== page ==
Your super fund will invest your retirement savings on your behalf to earn you returns on your balance. You will have the option to select the investment with the level of risk you’re willing to take. At NGS, we offer different account options that have varying levels of risk. Choosing the account that’s right for you doesn't have to be difficult. You can talk to one of our Super Specialists for free, who can help you determine which account best suits your needs.

How much super will you have when you retire?

How much super you have when you retire will depend on how consistently you work. You may also choose to make voluntary contributions to your super fund or salary sacrifice, which will boost your super savings.

It’s important to understand that everyone’s situation is unique, and therefore your super balance is likely to be different to someone else who is the same age. However, you can check where you’re at against the average Australian.

How to work out how much super you will need in retirement

While there is no crystal ball to determine exactly how much money you will need or have, there are ways you can plan. A great tool is the NGS calculator that is designed to estimate your total retirement income, including benefits you may receive from the Age Pension and non-super investments. You can also choose to factor in super details for your spouse or partner (if applicable) and see the impact of a career break or move to part-time work on your projected super balance.

This enables you to more clearly assess your estimated financial position in retirement and what you may need to do to reach your desired retirement balance.

How can you make a superannuation plan?

Getting on top of your super when you’re young is an excellent idea. Setting up your super to best suit your needs will ensure you are giving yourself every opportunity to build your super savings. Super can seem like a complex topic, but once you know the basics it’s fairly straightforward. Talking to a super specialist can be a great place to start. They will be able to help you set up a plan, so when you do finally reach that time in your life when you will stop working, you will be able to live out your dreams.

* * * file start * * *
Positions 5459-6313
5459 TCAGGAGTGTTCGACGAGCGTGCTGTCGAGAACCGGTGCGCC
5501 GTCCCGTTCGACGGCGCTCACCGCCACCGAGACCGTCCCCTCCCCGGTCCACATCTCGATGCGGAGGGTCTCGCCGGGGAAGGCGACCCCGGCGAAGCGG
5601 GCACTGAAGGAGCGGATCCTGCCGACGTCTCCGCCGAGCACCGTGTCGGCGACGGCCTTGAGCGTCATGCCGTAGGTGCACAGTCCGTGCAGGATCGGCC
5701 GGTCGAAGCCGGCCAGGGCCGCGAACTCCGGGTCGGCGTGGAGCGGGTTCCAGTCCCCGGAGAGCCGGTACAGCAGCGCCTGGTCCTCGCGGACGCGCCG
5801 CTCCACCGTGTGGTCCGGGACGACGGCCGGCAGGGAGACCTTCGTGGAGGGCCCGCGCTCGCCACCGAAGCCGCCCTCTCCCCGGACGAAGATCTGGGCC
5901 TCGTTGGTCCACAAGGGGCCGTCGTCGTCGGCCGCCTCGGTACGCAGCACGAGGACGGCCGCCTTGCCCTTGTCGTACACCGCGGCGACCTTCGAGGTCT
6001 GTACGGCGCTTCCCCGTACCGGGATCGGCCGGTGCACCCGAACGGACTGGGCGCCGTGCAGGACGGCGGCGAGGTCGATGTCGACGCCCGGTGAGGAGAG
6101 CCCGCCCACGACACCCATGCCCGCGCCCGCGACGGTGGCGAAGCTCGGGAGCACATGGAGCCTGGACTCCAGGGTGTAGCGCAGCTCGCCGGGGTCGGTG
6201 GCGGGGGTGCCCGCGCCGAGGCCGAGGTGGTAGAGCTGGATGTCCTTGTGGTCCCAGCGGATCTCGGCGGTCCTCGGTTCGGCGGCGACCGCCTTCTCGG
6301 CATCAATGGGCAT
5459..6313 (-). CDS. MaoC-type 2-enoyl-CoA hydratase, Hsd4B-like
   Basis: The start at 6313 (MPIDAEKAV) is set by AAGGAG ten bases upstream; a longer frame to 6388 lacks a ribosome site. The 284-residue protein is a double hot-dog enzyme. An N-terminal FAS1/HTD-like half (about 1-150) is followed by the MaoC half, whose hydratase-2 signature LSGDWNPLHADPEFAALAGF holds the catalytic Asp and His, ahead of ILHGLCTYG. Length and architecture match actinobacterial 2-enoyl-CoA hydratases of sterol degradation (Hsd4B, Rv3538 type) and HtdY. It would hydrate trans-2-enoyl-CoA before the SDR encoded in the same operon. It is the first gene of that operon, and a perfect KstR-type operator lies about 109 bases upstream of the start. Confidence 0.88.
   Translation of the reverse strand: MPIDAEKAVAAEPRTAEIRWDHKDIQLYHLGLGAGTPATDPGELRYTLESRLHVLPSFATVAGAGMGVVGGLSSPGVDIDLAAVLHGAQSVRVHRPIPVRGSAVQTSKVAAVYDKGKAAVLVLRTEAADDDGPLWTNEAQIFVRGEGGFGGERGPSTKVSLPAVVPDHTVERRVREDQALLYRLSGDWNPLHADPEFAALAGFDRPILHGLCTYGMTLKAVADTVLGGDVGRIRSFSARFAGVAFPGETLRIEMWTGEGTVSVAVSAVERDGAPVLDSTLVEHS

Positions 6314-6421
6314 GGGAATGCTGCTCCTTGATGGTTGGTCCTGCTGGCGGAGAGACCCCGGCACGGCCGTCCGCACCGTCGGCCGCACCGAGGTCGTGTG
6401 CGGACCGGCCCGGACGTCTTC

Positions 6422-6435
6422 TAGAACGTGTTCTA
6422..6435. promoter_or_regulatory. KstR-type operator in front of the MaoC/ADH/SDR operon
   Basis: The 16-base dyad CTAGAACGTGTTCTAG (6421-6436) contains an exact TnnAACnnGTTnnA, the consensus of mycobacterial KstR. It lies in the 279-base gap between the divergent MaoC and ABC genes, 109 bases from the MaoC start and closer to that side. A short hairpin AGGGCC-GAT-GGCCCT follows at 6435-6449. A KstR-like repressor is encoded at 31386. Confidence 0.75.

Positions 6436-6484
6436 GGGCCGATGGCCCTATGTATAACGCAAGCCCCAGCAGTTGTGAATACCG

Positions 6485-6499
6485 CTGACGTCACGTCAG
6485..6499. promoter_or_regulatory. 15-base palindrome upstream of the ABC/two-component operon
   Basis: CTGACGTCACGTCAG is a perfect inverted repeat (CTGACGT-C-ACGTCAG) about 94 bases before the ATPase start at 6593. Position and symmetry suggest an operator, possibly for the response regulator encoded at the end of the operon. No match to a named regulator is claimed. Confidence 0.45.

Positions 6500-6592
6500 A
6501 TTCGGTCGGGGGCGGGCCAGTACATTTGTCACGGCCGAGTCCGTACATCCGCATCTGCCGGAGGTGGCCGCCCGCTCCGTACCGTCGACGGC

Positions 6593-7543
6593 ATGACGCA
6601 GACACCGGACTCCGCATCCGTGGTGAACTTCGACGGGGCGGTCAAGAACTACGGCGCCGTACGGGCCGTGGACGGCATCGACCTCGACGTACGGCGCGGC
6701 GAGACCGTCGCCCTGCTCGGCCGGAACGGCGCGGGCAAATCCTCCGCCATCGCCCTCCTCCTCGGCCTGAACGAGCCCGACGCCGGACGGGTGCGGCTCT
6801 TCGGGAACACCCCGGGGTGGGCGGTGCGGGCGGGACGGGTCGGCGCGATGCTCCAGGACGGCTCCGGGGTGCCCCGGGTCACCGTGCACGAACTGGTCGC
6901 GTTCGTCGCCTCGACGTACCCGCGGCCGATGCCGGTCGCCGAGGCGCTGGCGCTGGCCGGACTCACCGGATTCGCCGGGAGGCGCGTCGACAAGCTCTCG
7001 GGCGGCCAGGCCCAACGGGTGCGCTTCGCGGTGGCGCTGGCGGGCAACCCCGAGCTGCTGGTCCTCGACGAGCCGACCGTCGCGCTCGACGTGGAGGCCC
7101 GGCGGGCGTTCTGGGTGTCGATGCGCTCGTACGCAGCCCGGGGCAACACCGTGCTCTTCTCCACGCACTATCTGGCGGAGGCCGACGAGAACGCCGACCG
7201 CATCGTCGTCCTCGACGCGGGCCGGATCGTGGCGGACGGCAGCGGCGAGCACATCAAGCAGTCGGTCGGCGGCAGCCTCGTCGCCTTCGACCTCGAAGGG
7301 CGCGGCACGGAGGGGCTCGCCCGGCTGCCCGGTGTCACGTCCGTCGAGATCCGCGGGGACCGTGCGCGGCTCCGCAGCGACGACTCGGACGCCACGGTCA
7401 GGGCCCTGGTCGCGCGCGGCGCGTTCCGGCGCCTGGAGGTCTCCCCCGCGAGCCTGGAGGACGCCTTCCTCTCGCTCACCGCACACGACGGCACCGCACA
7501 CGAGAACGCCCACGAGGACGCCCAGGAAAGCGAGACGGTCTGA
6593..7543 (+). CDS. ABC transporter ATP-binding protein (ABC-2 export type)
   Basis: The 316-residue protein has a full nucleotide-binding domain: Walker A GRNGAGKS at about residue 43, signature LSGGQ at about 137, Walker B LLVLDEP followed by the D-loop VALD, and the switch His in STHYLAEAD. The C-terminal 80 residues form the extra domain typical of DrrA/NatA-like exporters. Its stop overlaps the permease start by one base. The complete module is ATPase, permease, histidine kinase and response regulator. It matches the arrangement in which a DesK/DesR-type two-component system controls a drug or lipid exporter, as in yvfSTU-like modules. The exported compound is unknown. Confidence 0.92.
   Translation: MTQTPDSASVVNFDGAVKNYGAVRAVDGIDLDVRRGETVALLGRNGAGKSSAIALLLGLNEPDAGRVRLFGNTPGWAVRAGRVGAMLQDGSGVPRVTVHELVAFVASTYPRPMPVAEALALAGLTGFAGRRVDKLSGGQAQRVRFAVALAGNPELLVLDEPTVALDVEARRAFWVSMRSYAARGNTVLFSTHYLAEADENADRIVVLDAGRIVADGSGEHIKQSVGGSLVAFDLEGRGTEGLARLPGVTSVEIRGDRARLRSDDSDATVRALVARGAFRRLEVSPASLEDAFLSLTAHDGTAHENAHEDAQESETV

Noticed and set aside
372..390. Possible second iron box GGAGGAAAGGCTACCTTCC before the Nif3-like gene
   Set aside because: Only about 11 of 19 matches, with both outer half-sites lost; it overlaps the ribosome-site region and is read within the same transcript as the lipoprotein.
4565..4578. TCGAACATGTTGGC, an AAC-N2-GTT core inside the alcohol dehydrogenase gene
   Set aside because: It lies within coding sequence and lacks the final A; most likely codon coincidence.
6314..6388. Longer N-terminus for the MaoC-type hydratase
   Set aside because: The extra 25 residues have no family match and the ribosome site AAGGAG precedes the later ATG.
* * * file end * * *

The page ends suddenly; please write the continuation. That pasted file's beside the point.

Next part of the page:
Our Super Specialists make the conversation easy to understand. Why not connect with an NGS Super Specialist and start planning today for a brighter tomorrow?

How to set up a superannuation fund in 3 easy steps

  1. Talk to our team to discuss your needs and the best options for you
  2. Complete the form
  3. Consolidate any super from other funds you may have via your myGov account

The information provided is general information only and does not take into account your personal objectives, financial situation or needs. Before acting on this information or making an investment decision, you should consider your personal circumstances and read our Product Disclosure Statement and Target Market Determinations for more information. You should also consider obtaining financial, taxation and/or legal advice which is tailored to your personal circumstances before making a decision.